What the Latest Surveys Tell Us About Big Data Adoption
Looking at surveys on Big Data adoption and usage from NewVantage, Gartner, Forbes, and Syncsort data.
Join the DZone community and get the full member experience.Join For Free
It’s easy to say that businesses should be adopting big data solutions, but many organizations tend to exercise caution when it comes to using new technologies. Sometimes that caution is driven by lack of understanding of the technology, or in some cases security concerns tend to overwhelm their minds. Whatever the case, big data has needed to overcome various obstacles to truly become a permanent part of business operations, and it appears that it has mostly achieved that status. While big data adoption still has a way to go for every business to implement it, the milestones big data analytics has hit in just the past few years is impressive, to say the least. Big data feels like it’s everywhere now, and some of the latest surveys looking at big data adoption appear to back that observation up pretty convincingly.
One of the most recent surveys to ask about big data adoption rates comes from NewVantage Partners, a management consultant organization. Their findings highlight some interesting trends in how businesses view big data within their companies. The biggest adopters of big data solutions tend to be financial services firms. According to respondents to the NewVantage survey, more than 62 percent of businesses say there’s at least one instance of big data in production in their organization, a major increase from the results found in 2013. Equally impressive is the fact that more than half (54 percent) of respondents say their companies now have a Chief Data Officer on staff, a huge jump from the 12 percent reported in 2012. These results have lead NewVantage Partners to declare that big data is now “mainstream”, and judging by the surveys responses, it’s hard to argue against it.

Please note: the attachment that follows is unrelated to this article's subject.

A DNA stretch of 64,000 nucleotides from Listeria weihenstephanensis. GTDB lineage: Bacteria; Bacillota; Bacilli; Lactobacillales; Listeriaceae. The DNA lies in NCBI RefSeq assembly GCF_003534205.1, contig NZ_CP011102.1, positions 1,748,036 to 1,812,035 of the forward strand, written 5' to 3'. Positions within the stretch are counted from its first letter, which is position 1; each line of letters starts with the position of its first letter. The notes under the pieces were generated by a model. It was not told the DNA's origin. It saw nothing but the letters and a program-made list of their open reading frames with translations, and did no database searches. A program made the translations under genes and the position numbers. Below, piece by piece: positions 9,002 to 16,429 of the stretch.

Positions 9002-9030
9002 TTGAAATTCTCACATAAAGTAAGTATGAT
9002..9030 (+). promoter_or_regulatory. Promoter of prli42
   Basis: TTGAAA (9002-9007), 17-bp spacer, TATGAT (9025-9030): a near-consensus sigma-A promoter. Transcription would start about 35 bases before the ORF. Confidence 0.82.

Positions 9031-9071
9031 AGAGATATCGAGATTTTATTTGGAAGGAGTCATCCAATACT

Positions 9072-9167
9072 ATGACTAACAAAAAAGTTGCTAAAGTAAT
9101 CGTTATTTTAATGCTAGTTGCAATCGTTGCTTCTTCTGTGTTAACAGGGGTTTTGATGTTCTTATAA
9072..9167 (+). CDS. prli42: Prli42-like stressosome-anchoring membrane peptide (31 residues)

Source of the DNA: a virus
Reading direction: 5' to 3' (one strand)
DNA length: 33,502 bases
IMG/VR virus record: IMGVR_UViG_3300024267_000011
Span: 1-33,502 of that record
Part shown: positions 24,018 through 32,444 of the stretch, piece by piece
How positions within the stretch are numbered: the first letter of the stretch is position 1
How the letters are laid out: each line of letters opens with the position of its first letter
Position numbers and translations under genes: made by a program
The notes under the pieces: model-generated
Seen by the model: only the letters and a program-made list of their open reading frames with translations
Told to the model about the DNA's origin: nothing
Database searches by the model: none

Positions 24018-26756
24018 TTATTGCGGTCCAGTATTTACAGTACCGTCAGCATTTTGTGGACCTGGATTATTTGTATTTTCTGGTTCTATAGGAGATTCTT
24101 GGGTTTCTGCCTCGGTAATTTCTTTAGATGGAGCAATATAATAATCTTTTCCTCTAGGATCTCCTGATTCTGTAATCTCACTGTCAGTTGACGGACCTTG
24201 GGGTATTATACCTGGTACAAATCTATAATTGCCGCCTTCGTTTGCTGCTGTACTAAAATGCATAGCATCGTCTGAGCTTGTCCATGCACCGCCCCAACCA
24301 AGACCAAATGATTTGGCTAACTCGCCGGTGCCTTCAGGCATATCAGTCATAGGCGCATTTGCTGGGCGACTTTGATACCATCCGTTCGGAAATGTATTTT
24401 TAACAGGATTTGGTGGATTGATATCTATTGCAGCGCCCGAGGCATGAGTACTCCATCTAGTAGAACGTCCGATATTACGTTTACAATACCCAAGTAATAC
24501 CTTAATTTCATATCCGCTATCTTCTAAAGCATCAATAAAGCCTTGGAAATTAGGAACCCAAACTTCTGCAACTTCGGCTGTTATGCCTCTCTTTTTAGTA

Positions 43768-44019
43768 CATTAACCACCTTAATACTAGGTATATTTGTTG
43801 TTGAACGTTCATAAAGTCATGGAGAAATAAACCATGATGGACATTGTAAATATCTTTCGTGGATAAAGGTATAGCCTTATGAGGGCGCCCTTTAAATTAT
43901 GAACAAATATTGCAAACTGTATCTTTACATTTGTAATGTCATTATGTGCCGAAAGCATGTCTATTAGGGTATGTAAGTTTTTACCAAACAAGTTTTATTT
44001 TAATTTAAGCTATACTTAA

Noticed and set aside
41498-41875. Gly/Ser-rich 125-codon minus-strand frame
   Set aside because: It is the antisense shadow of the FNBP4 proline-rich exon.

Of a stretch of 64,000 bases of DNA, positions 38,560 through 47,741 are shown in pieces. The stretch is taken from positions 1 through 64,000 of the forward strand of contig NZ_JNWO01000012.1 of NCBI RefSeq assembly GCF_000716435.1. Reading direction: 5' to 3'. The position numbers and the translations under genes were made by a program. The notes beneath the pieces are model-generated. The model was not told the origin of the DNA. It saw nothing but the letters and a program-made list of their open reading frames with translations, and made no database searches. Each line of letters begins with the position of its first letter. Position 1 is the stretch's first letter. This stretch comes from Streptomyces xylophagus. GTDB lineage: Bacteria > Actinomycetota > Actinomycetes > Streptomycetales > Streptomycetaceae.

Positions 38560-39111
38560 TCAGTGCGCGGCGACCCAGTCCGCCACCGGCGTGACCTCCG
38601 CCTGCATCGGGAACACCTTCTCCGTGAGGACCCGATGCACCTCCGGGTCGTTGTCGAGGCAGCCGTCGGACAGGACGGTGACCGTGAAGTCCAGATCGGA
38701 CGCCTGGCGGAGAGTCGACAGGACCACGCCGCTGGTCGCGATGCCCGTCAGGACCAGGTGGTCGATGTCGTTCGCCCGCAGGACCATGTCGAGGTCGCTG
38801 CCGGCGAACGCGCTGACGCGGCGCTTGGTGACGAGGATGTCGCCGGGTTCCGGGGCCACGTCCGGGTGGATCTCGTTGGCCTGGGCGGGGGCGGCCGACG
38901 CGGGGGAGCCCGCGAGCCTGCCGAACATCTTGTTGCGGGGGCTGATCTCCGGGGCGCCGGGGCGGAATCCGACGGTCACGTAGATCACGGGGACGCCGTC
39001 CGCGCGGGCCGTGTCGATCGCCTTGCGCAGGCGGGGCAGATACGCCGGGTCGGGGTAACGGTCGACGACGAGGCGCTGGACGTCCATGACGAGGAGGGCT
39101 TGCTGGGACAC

Gartner has also released a recent survey looking at the rate of big data adoption, and while the results aren’t exactly the same, they do show a similar trend. According to the survey, 75 percent of companies are currently investing in big data or plan to invest in big data in the next two years.
That may sound impressive, but it’s only a minimal increase from the previous year, which represents a slight slowdown. Though the rate of growth might have slowed, the ways in which companies are using big data is still changing. The survey shows that businesses are moving away from big data as a topic and rather looking at implementing it into their standard practices. In other words, companies are keying in on how they want to use it. 64 percent are using it for an improved customer experience, while 47 percent utilize it for more targeted marketing as well as enhanced process efficiency.
Forbes Insights also released a survey that had similar encouraging news for big data adoption and investment. In fact, the results from this survey show even more companies are investing in big data compared to the Gartner survey. According to Forbes Insights, 90 percent of responding executives say their organizations perform medium to high levels of investment in analytics. Equally worth noting is that 59 percent say big data is a top five issue or the most important way to gain an advantage over the competition. The survey shows this opinion is most commonly seen in the financial sector, mirroring the results found the NewVantage survey. Despite these results, Forbes’s survey also highlights the challenges of big data adoption, mainly that cultural barriers within organizations can often impede a business from fully implement big data solutions.
The rise in big data adoption is also affecting the adoption of big data platforms. A survey from Syncsort shows that big data experts and analysts have become much more interested in certain platforms. Apache Spark dominates this area, with 70 percent expressing interest, well ahead of second place MapReduce at 55 percent. The responses are also indicative of another trend, as big data experts transition from using more expensive big data platforms to open source Hadoop options. In other words, it’s not so much a debate about Spark vs. Hadoop but rather an organic utilization of both to achieve new things with big data.
Though the surveys may differ on overall rates of big data adoption, all point to the growing popularity of big data among many different businesses. Big data has indeed gone mainstream, and companies are finding new and effective ways to use it for their operations. The same pattern will likely hold true for other related technologies like machine learning. Within a few years, don’t be surprised to see almost every organization employing big data in some way.
Opinions expressed by DZone contributors are their own.